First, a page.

The W. Ross Ashby Digital Archive, 2008.
From 1921 he studied at

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Scientific Modelling
Scientific modelling is a scientific activity, the aim of which is to make a particular part or feature of the world easier to understand, define, quantify, visualize, or simulate by referencing it to existing and usually commonly accepted knowledge. It requires selecting and identifying relevant aspects of a situation in the real world and then developing a model to replicate a system with those features. Different types of models may be used for different purposes, such as conceptual models to better understand, operational models to operationalize, mathematical models to quantify, computational models to simulate, and graphical models to visualize the subject. Modelling is an essential and inseparable part of many scientific disciplines, each of which has its own ideas about specific types of modelling. The following was said by John von Neumann. There is also an increasing attention to scientific modelling in fields such as science education, philosophy of scienc ...
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Open System (thermodynamics)
A thermodynamic system is a body of matter and/or radiation, confined in space by walls, with defined permeabilities, which separate it from its surroundings. The surroundings may include other thermodynamic systems, or physical systems that are not thermodynamic systems. A wall of a thermodynamic system may be purely notional, when it is described as being 'permeable' to all matter, all radiation, and all forces. A state of a thermodynamic system can be fully described in several different ways, by several different sets of thermodynamic state variables. A widely used distinction is between ''isolated'', ''closed'', and ''open'' thermodynamic systems. An isolated thermodynamic system has walls that are non-conductive of heat and perfectly reflective of all radiation, that are rigid and immovable, and that are impermeable to all forms of matter and all forces. (Some writers use the word 'closed' when here the word 'isolated' is being used.) A closed thermodynamic system is c ...
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John Henry Holland
John Henry Holland (February 2, 1929 – August 9, 2015) was an American scientist and Professor of psychology and Professor of electrical engineering and computer science at the University of Michigan, Ann Arbor. He was a pioneer in what became known as genetic algorithms. Biography John Henry Holland was born on 2 February 1929 in Fort Wayne, Allen County, Indiana, son of Gustave A. Holland (b. 24 July 1896 in Russian Poland; only son of Christopher Holland and Appolonia Greiber / Graeber; three sisters) and Mildred P. Gfroerer (b. 1 July 1901 in Columbus Grove, Ohio; the second of three daughters of John Joseph Gfroerer and Ila Savilla "Ily S." Kiefer). He had one younger sister, Shirley Ann "Hollie" Holland (b. about 1931; m1. c.1955 John William Ringgenberg (div. bef. 3 Aug 1968, d. 1982), had issue; m2. 2003 to Albert Vernon "Vern" Kinner (d. 2015)). Holland studied physics at the Massachusetts Institute of Technology and received a B.S. degree in 1950. He then stud ...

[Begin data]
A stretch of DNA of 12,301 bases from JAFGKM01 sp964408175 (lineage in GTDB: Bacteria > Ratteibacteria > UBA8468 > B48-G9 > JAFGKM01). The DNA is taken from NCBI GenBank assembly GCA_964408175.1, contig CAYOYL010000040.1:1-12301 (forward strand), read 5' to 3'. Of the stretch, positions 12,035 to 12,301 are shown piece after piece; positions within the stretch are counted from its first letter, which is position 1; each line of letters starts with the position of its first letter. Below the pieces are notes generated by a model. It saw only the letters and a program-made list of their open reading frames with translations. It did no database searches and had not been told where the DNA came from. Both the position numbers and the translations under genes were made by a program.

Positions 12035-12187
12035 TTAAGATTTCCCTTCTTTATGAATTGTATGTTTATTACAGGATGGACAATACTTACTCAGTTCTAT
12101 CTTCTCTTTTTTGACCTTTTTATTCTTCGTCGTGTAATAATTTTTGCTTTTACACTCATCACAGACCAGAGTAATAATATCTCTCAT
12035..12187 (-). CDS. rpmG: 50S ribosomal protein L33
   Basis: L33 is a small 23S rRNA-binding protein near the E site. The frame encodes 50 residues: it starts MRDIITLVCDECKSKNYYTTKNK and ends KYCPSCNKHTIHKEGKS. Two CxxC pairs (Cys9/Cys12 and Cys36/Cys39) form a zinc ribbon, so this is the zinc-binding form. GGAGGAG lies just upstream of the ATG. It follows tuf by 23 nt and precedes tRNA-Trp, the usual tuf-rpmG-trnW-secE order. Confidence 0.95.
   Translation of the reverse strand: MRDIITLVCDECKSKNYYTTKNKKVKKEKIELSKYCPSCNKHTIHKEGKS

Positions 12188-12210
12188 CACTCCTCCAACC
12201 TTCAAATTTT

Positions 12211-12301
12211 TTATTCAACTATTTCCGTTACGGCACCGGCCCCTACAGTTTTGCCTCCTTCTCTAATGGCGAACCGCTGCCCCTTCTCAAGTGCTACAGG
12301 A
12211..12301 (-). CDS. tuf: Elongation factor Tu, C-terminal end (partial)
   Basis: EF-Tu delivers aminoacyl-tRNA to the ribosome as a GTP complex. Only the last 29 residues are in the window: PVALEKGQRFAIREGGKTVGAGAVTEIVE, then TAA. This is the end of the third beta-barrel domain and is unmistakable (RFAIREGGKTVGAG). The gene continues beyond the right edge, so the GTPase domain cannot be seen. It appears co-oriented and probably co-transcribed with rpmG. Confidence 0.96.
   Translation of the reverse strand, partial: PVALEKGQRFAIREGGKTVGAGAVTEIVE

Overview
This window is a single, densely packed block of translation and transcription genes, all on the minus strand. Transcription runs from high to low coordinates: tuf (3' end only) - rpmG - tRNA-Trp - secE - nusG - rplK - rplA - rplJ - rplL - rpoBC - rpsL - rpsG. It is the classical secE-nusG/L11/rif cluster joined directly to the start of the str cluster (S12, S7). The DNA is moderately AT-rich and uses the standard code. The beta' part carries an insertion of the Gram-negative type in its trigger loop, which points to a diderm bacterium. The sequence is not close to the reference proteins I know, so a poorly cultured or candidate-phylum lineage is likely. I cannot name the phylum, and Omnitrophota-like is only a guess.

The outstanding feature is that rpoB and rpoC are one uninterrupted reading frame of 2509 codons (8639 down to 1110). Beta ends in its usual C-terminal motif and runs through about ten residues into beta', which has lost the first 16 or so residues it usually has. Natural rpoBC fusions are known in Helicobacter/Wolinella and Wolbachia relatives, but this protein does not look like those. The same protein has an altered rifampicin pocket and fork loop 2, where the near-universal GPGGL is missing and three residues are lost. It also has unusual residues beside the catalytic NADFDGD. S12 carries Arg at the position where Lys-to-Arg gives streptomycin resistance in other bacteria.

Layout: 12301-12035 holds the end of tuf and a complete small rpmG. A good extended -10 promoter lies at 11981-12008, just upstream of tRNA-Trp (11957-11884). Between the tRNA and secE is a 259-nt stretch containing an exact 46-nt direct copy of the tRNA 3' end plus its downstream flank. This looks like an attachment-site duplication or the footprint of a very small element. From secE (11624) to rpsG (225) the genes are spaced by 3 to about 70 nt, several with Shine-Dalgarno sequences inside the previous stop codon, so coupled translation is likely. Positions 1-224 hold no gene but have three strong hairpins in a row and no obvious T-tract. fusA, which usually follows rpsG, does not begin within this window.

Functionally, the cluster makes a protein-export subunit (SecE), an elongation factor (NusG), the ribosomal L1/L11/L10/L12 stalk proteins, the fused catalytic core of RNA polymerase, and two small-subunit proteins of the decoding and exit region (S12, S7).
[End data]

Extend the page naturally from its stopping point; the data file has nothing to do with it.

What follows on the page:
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Isolated System
In physical science, an isolated system is either of the following: # a physical system so far removed from other systems that it does not interact with them. # a thermodynamic system enclosed by rigid immovable walls through which neither mass nor energy can pass. Though subject internally to its own gravity, an isolated system is usually taken to be outside the reach of external gravitational and other long-range forces. This can be contrasted with what (in the more common terminology used in thermodynamics) is called a closed system, being enclosed by selective walls through which energy can pass as heat or work, but not matter; and with an open system, which both matter and energy can enter or exit, though it may have variously impermeable walls in parts of its boundaries. An isolated system obeys the conservation law that its total energy–mass stays constant. Most often, in thermodynamics, mass and energy are treated as separately conserved. Because of the require ...
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Universe
The universe is all of space and time and their contents, including planets, stars, galaxies, and all other forms of matter and energy. The Big Bang theory is the prevailing cosmological description of the development of the universe. According to this theory, space and time emerged together ago, and the universe has been expanding ever since the Big Bang. While the spatial size of the entire universe is unknown, it is possible to measure the size of the observable universe, which is approximately 93 billion light-years in diameter at the present day. Some of the earliest cosmological models of the universe were developed by ancient Greek and Indian philosophers and were geocentric, placing Earth at the center. Over the centuries, more precise astronomical observations led Nicolaus Copernicus to develop the heliocentric model with the Sun at the center of the Solar System. In developing the law of universal gravitation, Isaac Newton built upon Copernicus's work as ...
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Santa Fe Institute
The Santa Fe Institute (SFI) is an independent, nonprofit theoretical research institute located in Santa Fe, New Mexico, United States and dedicated to the multidisciplinary study of the fundamental principles of complex adaptive systems, including physical, computational, biological, and social systems. The institute is ranked 24th among the world's "Top Science and Technology Think Tanks" and 24th among the world's "Best Transdisciplinary Research Think Tanks" according to the 2020 edition of the ''Global Go To Think Tank Index Reports'', published annually by the University of Pennsylvania. The institute consists of a small number of resident faculty and postdoctoral researchers, a large group of external faculty whose primary appointments are at other institutions, and a number of visiting scholars. The institute is advised by a group of eminent scholars, including several Nobel Prize-winning scientists. Although theoretical scientific research is the institute's primary foc ...